Multi-manager  

Share the load

In segmenting their client bases to establish viable levels of service, advisers are finding the multi-manager offering a compelling choice as an outsourced investment solution.

The selection process poses thorny considerations once the decision to outsource is made, so it is worth looking at each of these questions.

First, however, we need to take a step back to put the health and prosperity of adviser businesses post-RDR in context and to understand the drivers for multi-manager appeal.

Article continues after advert

Research conducted among more than 250 UK investment advisers to measure sentiment shows interesting dispersions. The absolute level of the index at 5.1 (on a scale of 1 to 10) reflects the mixed adviser landscape.

Despite a shaky start to 2013, flows are reviving as is client-facing advisory activity. With advisers in Q1 reporting a focus on improving the efficiency of their business, segmenting clients, documenting business plans and completing qualifications, it is not surprising that client activity was more subdued.

However, in Q2 advisers reported that their take-up of new clients had increased and their outlook was considerably rosier, with half expecting to see a profit rise over the next year. While this is a positive sign, advisers keeping up with RDR will have to balance managing client investment selection with maximising business profitability. In fact, the rising use of multi-manager funds is a key enabler of client segmentation and increased business efficiency.

Those reporting the most success displayed a number of common characteristics, including:

- Being proactive business managers implementing formalised business planning activities, exploring client segmentation and generally looking after profitability of operations.

- Analysing the lifetime value of individual clients.

- Heavily using paraplanners.

- Streamlining their advice proposition by embracing centralised investment propositions.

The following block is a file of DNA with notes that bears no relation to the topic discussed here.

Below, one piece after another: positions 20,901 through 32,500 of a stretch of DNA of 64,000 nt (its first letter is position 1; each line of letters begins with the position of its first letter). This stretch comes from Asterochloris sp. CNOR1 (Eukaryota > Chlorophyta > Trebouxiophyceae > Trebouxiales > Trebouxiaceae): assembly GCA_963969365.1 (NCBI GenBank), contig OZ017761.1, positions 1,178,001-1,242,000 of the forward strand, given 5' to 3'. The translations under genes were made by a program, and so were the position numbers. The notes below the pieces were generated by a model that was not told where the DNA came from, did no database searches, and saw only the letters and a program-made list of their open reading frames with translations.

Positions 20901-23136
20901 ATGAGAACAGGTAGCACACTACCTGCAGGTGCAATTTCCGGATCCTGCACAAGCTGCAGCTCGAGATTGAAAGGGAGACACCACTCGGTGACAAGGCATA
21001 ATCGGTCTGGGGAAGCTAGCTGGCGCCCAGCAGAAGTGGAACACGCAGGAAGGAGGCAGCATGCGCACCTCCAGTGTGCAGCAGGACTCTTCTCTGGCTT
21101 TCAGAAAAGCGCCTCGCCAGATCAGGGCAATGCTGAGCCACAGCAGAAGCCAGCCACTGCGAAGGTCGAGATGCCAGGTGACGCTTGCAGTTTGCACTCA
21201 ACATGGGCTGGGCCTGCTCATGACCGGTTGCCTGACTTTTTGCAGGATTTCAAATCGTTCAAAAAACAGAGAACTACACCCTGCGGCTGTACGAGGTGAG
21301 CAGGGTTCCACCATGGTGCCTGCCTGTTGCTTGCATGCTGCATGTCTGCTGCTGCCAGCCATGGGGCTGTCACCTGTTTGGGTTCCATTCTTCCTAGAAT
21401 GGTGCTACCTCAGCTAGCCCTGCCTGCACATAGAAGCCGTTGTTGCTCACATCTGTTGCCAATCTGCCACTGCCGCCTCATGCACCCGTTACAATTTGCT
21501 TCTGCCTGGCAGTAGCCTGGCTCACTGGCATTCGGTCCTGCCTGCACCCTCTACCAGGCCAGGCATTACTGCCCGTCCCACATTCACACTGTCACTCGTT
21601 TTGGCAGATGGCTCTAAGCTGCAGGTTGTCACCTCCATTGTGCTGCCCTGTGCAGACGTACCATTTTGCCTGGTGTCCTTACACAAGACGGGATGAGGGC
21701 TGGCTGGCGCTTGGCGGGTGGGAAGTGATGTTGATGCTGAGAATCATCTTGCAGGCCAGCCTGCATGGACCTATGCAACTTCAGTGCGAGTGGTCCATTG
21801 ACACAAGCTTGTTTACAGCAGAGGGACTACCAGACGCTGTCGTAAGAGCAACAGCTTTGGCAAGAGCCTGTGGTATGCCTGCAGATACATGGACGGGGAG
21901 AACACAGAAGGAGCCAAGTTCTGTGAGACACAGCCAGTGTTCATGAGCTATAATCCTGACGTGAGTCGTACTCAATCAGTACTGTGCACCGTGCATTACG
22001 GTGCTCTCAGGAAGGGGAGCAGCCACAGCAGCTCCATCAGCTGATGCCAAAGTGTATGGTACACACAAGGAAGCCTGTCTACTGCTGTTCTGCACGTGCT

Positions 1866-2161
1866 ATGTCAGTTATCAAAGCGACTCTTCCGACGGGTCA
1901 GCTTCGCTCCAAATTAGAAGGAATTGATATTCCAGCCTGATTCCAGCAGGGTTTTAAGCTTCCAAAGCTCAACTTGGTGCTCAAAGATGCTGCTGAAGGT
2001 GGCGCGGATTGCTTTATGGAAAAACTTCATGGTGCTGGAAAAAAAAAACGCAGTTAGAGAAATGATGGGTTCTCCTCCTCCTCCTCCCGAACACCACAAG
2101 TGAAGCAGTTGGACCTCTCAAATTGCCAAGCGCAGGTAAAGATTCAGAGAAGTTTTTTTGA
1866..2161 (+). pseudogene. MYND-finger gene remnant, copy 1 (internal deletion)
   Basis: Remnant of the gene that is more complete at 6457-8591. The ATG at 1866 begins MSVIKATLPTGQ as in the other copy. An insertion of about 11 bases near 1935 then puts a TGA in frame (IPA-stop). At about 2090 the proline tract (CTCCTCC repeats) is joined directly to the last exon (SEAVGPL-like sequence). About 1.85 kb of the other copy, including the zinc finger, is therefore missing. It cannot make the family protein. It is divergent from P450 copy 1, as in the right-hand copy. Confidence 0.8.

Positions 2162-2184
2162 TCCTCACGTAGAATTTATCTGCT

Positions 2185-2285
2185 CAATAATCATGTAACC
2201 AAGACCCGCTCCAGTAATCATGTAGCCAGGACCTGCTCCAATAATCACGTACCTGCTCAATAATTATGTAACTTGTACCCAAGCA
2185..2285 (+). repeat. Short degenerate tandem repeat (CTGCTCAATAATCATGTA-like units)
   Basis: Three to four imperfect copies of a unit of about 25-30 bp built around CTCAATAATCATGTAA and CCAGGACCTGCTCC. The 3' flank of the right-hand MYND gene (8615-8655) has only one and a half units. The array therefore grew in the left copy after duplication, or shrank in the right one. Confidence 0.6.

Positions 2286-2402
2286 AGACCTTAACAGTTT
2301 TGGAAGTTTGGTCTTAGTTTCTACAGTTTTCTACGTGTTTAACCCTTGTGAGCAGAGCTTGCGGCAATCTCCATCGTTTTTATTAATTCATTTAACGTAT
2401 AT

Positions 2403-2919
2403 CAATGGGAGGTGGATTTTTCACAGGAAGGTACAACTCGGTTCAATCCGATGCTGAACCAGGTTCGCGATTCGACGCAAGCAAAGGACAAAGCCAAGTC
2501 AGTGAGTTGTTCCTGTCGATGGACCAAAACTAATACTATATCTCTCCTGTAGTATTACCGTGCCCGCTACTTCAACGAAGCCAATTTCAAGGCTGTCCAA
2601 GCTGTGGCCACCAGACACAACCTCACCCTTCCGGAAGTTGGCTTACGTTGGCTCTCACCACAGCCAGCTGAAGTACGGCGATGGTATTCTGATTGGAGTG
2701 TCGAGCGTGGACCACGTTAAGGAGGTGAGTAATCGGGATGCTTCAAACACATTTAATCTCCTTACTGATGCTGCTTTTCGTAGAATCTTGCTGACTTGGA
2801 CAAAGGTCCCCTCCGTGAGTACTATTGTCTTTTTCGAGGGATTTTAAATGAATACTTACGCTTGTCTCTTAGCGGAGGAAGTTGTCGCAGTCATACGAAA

- Undertaking or working towards further qualification.

Considering these factors, successful advisers face a challenging balancing act: monitoring client investment selection while maintaining and boosting the value of their businesses.

One appeal of outsourcing investment selection is freeing the individual adviser from having to sift through the 3000-odd funds available in the UK market alone, allowing them to focus on broad financial planning and business management.

Growth of outsourced investment solutions in the marketplace attests to its rapid adoption. Assets under management in multi-manager funds have seen a compound annual growth rate of more than 24 per cent in the last 10 years, according to Lipper Fundfile. Flows into these offerings were up 71 per cent in the Q2 over the same time period last year.

As part of choosing suitable products to cater for their outsourcing needs, advisers need to pay close attention to the providers they team up with and the outcomes they can produce. With the increasing focus on due diligence of platforms and providers, advisers will need to take a number of critical factors into account, including the stability and strength of the provider; management and staff continuity, expertise and depth of resource; the investment process and whether it works; and investment outcomes in terms of risk and reward.